|Bibliography||Karastoyanova, Dimka; van Lessen, Tammo; Leymann, Frank; Ma, Zhilei; Nitzsche, Jörg; Wetzstein, Branimir: Semantic Business Process Management: Applying Ontologies in BPM. |
In: Cardoso, Jorge (ed.); van der Aalst, Wil (ed.): Handbook of Research on Business Process Modeling.
University of Stuttgart, Faculty of Computer Science, Electrical Engineering, and Information Technology.
pp. 312-330, english.
Information Science Publishing, April 30, 2009.
Article in Book.
|CR-Schema||H.4.1 (Office Automation)|
|Keywords||SBPM; BPEL4SWS; SOA; BPM; SWS|
Even though process orientation/BPM is a widely accepted paradigm with heavy impact on industry and research the available technology does not support the business professionals’ tasks in an appropriate manner that is in a way allowing processes modeling using concepts from the business domain. This results in a gap between the business people expertise and the IT knowledge required. The current trend in bridging this gap is to utilize technologies developed for the Semantic Web, for example ontologies, while maintaining reusability and flexibility of processes. In this chapter the authors present an overview of existing technologies, supporting the BPM lifecycle, and focus on potential benefits Semantic Web technologies can bring to BPM. The authors will show how these technologies help automate the transition between the inherently separate/detached business professionals’ level and the IT level without the burden of additional knowledge acquisition on behalf of the business professionals. As background information they briefly discuss existing process modeling notations like the Business Process Modeling Notation (BPMN) as well as the execution centric Business Process Execution Language (BPEL), and their limitations in terms of proper support for the business professional. The chapter stresses on the added value Semantic Web technologies yield when leveraged for the benefit of BPM. For this the authors give examples of existing BPM techniques that can be improved by using Semantic Web technologies, as well as novel approaches which became possible only through the availability of semantic descriptions. They show how process model configuration can be automated and thus simplified and how flexibility during process execution is increased. Additionally, they present innovative techniques like automatic process composition and auto-completion of process models where suitable process fragments are automatically discovered to make up the process model. They also present a reference architecture of a BPM system that utilizes Semantic Web technologies in an SOA environment.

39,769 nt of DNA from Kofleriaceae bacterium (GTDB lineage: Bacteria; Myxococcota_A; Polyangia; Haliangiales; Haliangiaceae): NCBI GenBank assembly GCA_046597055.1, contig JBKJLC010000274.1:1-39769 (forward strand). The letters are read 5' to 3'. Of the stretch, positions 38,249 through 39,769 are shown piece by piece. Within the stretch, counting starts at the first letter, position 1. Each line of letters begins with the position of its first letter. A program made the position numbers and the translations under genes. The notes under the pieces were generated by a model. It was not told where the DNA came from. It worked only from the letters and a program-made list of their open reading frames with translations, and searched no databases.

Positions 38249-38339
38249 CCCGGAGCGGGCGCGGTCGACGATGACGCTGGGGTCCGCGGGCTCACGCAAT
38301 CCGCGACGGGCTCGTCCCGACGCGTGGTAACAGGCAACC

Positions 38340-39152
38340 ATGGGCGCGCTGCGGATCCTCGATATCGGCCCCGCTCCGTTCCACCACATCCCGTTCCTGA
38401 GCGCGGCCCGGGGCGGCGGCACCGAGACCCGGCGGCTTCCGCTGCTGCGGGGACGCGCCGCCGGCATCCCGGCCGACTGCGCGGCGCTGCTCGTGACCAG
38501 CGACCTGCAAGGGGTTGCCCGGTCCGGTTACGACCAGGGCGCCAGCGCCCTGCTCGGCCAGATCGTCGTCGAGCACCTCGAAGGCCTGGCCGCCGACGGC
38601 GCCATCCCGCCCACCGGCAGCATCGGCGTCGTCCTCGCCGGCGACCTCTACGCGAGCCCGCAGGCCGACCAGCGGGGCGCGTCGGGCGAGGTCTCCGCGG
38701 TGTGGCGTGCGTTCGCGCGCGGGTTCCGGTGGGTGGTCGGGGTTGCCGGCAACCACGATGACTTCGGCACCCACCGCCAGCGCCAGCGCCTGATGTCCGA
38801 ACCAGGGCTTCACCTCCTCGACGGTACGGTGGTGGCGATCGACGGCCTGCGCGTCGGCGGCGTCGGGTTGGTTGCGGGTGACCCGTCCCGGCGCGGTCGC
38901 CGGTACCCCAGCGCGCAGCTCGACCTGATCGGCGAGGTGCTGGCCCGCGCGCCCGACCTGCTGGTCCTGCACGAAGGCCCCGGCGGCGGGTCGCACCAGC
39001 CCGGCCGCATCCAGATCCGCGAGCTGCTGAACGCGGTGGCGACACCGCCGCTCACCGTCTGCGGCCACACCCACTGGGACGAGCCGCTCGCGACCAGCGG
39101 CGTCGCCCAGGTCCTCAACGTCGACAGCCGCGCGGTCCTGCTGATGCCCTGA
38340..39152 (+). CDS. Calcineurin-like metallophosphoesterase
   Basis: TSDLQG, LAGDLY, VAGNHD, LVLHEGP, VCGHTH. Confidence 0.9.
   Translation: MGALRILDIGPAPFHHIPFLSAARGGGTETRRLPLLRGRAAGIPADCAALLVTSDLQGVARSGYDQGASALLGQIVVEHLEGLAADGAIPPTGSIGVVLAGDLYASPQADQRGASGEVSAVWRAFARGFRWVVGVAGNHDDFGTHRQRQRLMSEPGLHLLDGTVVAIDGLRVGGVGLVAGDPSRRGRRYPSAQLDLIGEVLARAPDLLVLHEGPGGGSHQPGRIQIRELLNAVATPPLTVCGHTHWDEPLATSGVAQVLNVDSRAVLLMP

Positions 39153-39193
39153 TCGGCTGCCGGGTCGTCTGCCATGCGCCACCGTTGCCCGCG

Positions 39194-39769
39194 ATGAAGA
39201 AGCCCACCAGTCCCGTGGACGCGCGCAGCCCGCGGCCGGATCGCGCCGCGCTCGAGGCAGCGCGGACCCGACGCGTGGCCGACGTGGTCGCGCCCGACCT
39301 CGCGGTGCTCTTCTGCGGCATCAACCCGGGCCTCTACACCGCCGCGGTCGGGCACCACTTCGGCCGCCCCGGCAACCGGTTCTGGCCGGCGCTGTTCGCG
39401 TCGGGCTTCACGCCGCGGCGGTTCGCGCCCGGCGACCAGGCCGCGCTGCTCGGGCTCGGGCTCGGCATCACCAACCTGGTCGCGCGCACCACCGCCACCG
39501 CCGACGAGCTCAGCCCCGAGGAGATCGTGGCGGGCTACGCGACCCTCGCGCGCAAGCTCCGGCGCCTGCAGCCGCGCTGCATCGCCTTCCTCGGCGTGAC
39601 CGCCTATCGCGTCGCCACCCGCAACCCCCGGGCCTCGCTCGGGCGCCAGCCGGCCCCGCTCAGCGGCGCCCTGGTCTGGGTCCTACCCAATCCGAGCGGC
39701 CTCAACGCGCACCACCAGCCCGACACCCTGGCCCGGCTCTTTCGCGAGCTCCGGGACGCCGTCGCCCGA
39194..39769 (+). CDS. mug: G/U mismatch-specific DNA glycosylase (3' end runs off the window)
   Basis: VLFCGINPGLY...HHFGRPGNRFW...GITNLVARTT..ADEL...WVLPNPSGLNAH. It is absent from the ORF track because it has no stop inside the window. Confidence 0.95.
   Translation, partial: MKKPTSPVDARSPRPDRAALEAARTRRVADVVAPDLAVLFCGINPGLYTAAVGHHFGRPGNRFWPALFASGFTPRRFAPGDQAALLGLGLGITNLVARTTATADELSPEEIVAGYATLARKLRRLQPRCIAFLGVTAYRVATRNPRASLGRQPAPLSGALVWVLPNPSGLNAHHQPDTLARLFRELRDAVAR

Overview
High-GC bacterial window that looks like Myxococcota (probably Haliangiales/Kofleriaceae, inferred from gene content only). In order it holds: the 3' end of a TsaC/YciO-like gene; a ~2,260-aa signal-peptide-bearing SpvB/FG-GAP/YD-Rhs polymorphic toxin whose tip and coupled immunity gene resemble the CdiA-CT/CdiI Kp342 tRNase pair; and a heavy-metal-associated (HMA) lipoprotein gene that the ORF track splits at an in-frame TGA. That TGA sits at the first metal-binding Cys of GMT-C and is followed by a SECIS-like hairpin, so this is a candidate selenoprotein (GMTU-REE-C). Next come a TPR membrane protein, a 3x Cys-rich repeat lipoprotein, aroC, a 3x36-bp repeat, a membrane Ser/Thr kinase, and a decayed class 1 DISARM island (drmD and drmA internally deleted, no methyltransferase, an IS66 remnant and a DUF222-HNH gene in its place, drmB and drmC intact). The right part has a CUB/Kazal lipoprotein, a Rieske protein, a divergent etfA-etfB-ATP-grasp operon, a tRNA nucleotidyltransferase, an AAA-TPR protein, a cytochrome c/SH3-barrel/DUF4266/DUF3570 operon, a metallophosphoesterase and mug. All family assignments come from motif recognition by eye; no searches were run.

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|About this book|
|Department(s)||University of Stuttgart, Institute of Architecture of Application Systems|
|Entry date||March 1, 2009|